“It was awesome to hear that from Coach Hartley,” he said. “The new tight ends now play a fun position to certainly watch but also to certainly play, too. It is a really important position and I’m glad to see Georgia is using it in a different way. I hope maybe I can be a part of it one day.”
I’ll believe it when I see it. But I want to believe it. Damn it, Monken, you shouldn’t tease me like that.
Virginia Tech will be playing the 2020 season without one of its best defensive players.
Cornerback Caleb Farley said Wednesday he won’t play in 2020 because of concerns surrounding the coronavirus pandemic and will instead train for the 2021 NFL draft.
“After much consideration with my family, I have decided to opt out of the 2020 college football season and begin preparing for the 2021 NFL draft,” Farley said in a video statement. “I am opting out due to uncertain health conditions and regulations and all of the other opt outs going on in football right now. I tragically lost my mother Robin January 2, 2018 to an illness and I cannot afford to lose another parent or loved one. Though the competitor in me badly wants to play this season, I cannot ignore what’s going on in my heart and I must make the decision that brings me the most peace. Thank you, Virginia Tech — my coaches, teammates and anyone else who has supported me in the past. I wish you all the best. Stay safe, and God bless.”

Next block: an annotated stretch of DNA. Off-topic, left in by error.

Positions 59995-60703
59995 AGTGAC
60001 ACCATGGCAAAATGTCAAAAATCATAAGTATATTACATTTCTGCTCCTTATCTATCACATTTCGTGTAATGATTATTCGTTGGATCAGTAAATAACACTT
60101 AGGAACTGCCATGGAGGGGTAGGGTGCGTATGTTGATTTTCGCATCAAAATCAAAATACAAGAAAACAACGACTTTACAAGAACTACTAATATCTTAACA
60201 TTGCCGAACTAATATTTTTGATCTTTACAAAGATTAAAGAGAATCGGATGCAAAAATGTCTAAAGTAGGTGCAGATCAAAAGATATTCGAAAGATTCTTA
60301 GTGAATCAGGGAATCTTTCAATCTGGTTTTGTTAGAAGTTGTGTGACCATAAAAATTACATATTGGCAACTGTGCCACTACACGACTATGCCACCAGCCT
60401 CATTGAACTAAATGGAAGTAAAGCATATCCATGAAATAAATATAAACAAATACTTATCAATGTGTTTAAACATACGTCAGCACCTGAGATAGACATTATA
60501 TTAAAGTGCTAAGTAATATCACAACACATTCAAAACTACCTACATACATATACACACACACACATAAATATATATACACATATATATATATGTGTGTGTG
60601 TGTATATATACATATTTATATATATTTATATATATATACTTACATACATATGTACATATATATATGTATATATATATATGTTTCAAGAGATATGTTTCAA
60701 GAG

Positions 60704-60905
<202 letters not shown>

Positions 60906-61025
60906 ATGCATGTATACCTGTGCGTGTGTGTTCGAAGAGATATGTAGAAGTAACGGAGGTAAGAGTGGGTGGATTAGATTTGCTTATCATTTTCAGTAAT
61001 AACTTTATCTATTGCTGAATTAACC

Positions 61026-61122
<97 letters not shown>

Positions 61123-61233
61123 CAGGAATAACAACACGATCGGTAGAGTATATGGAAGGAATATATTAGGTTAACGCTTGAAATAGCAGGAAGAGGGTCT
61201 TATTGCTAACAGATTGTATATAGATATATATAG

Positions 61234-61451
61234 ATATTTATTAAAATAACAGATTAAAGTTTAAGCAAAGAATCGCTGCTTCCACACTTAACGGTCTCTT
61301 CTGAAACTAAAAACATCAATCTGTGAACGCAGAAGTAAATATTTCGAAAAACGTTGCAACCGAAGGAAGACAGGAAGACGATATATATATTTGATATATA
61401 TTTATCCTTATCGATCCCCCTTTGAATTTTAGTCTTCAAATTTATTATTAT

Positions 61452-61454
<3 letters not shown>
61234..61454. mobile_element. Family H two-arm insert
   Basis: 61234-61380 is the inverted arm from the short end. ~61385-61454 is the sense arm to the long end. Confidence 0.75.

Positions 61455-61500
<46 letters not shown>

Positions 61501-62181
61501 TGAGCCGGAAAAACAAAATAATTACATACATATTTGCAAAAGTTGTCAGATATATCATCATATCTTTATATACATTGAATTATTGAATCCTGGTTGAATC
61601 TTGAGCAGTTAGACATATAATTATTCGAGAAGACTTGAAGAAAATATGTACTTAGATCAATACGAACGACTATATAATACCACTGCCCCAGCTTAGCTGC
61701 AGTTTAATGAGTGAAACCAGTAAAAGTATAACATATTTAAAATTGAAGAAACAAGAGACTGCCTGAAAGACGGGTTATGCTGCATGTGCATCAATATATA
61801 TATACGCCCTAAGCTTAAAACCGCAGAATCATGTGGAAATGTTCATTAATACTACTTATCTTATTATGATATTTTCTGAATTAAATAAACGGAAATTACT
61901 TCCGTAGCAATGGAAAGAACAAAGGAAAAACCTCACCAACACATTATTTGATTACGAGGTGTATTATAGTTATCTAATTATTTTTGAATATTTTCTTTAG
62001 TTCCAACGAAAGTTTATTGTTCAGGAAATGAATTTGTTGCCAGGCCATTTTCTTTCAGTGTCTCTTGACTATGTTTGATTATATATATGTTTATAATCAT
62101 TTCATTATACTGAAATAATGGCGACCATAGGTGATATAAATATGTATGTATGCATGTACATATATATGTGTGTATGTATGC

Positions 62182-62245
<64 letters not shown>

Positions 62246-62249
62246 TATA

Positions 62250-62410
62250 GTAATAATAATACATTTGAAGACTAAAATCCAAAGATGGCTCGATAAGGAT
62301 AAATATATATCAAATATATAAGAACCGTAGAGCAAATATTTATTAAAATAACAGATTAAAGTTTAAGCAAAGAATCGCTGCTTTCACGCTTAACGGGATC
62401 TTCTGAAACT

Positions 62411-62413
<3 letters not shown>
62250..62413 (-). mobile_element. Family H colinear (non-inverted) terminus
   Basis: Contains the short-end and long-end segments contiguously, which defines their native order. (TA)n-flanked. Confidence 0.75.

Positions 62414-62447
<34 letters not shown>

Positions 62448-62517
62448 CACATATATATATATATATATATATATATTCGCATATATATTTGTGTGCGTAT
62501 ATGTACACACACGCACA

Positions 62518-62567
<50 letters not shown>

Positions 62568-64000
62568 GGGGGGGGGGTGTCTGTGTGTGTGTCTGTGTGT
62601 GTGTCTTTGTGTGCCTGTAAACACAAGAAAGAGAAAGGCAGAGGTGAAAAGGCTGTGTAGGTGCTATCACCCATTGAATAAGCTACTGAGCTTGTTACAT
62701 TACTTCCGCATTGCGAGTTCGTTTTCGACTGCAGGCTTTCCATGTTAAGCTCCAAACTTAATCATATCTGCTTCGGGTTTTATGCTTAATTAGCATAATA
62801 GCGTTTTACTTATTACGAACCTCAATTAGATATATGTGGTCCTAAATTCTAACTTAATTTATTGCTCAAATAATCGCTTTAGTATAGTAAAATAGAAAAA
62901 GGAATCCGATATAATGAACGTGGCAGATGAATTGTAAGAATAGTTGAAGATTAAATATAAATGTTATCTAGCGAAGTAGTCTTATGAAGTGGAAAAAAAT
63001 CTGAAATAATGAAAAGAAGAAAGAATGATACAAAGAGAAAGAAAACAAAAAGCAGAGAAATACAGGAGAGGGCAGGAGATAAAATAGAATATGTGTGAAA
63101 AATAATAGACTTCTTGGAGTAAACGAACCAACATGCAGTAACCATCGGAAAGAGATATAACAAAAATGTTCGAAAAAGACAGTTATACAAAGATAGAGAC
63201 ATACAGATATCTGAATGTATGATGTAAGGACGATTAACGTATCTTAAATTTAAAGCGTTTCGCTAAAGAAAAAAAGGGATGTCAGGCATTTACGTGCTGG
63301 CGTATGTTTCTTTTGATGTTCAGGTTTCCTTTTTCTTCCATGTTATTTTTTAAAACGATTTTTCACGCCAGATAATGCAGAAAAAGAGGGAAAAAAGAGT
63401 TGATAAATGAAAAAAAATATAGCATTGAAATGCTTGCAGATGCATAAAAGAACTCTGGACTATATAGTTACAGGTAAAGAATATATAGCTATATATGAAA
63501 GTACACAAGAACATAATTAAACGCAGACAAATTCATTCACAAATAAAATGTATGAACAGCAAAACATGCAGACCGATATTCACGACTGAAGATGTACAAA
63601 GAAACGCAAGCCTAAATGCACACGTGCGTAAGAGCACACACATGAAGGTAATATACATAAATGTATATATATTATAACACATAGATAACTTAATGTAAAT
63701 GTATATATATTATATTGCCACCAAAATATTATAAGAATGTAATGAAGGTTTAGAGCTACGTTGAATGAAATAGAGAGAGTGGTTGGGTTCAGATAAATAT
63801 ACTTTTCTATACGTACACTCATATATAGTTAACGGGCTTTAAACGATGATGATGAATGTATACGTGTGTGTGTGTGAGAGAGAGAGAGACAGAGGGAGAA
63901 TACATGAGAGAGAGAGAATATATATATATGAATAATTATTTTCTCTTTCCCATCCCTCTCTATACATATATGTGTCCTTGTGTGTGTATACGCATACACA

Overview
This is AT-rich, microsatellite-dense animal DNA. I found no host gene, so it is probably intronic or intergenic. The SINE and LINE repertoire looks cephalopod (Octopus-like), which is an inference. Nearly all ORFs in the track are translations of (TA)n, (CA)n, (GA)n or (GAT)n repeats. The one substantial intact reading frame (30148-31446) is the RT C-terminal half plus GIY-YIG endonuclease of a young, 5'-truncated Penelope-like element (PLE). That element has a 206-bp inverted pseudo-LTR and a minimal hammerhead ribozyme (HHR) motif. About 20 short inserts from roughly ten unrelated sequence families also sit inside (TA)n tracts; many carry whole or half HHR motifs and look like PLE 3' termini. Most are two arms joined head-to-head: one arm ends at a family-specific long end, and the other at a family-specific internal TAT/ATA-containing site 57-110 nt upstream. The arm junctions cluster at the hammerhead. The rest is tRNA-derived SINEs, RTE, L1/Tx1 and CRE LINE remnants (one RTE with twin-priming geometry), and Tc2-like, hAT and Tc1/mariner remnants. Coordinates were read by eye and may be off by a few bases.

Farley entered the 2020 college football season widely considered as one of the best corners in the country. He had 12 passes broken up and four interceptions in 10 games as a sophomore in 2019. He missed the final two games of the season because of a back injury and had offseason back surgery.
You probably saw Farley’s name on some preseason All-ACC teams and even some preseason All-American teams. The corner will likely be a high pick in the 2021 NFL draft even with just two years of game film. Farley had 36 tackles and two interceptions as a freshman in 2018.
My bet is that he’s just the first of several high profile players to pull the plug on 2020 college football. What say you?
Believe me, if there’s anyone who appreciates a labor of love in the service of Georgia football, it’s me. So take this recommendation in the spirit it’s given.
Our man Chopdawg has been diligently putting together a website devoted to Larry Munson audio clips. He tells me it’s still a work in progress, but there’s already plenty there to sink your teeth… er, ears into.
Take a look and send him some appreciation in the comments. He’s earned it.
If, in fact, the SEC does adopt a 10-game all-conference schedule, Dellenger speculates what the additions for each school might be:
I know some of you would disagree, but losing an opportunity to pound Georgia Tech sucks for me. That being said, if that game is sacrificed in service to Florida losing the one real advantage it has over Georgia this season, that’s a price I’m prepared to accept.
Needless to say, the Gators having to take on Alabama is going over well with the usual suspects. I don’t understand the attitude. I thought they had the best quarterback and the best offensive playcaller in the SEC. Playing the Tide should be no sweat, amirite?